The Hitler Youth spent a great deal of time camping as it was seen as a great preparation for military life, as well as giving the boys many of the skills required for soldiering and developing a fanatical loyalty to the regime and Adolf Hitler 

This newly married couple are inspecting their rings at an unspecified location in 1944. Eventually, all newlyweds received a copy of Hitler's book Mein Kampf as well as all soldiers heading to the front - which made the Fuhrer incredibly wealthy

Children with mental handicaps such as Down's Syndrome were forcibly sterilised by the Nazis to prevent them from having children of their own such was the leadership's obsession with racial and physical purity 

Pieter Schelte Heerema, pictured on his wedding day in December 1942, was a senior officer in the SS and was involved in sending unemployed Dutch men to Nazi occupied areas in Eastern Europe. He became a member of the Dutch resistance after 1943 but was jailed briefly at the end of the war for his role 

These two SA men are attaching a sign to the front of this Jewish-owned store in Berlin on April 1, 1933 - less than three months after Hitler came to power - urging people to boycott the shop because of the religion of its owners 

This is some early anti-Semitic propaganda with a sign titled 'The Jews are our Misfortune'. The purpose of the propaganda was to degrade and dehumanise Jewish people to allow them to be scapegoated and blamed for all of German's problems 

This Jewish shop was vandalised in Berlin in the aftermath of Kristallnacht - the night of the broken glass - in November 1938. The Nazi party's own police force, the SA was responsible for the outbreak of violence on November 9 and 10. As well as targeting Jewish stores and offices, the SA burned more than 260 synagogues across Germany and Austria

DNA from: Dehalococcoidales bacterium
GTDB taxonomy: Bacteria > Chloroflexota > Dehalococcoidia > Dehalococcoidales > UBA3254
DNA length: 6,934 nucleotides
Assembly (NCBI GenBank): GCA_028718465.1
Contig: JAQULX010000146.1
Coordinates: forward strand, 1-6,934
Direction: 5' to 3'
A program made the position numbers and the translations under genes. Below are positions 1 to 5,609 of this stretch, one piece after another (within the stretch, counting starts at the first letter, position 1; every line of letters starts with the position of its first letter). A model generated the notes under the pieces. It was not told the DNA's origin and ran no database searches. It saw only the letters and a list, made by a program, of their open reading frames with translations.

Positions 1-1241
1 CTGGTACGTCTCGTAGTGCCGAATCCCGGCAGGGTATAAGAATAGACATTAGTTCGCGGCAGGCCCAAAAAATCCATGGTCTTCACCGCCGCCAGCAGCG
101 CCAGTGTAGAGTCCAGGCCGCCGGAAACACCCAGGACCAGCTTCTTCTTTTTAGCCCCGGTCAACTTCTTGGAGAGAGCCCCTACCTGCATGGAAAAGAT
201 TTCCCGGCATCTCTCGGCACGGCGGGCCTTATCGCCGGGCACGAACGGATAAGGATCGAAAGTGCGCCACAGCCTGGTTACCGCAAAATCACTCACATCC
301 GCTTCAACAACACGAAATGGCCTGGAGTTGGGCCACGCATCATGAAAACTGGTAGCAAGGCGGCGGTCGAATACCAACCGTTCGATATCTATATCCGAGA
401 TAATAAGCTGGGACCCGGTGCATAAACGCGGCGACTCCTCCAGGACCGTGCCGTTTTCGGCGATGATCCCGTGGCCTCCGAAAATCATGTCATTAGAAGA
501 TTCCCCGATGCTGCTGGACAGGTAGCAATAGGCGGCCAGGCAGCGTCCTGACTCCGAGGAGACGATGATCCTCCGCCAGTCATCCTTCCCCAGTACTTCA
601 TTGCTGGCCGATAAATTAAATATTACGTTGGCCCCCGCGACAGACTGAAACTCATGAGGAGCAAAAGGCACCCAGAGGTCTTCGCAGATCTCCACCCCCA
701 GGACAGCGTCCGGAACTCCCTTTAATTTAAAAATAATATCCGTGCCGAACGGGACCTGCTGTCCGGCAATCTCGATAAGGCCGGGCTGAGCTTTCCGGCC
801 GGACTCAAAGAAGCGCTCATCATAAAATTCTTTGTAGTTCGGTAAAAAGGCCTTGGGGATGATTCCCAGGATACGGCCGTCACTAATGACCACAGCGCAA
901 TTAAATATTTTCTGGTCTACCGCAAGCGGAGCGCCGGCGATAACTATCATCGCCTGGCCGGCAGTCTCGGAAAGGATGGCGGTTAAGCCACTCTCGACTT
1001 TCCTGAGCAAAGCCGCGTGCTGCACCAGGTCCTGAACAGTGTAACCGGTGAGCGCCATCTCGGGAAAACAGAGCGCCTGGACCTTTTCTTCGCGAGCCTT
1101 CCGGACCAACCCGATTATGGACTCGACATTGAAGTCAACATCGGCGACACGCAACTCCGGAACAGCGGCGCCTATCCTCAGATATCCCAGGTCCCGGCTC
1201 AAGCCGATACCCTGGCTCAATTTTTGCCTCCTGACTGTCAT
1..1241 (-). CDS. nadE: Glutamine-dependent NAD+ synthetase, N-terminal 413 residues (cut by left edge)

Before the outbreak of the Second World War, many Jewish people tried to leave Germany as the brutal repression they faced increased dramatically since the Nazis came to power in 1933. The Nazi party used propaganda to dehumanise Jewish people. This group of Jewish people are queuing up outside a travel agent in January 1939 in the hope of moving to Palestine 

This Jewish woman in Poland in 1940 is looking at the items on sale from a street vendor. More than 400,000 Jewish people were packed into a three square mile area of Warsaw in the largest Jewish ghetto in Europe - where 300,000 are believed to have either been shot or gassed, while a further 90,000 died of hunger based illness or disease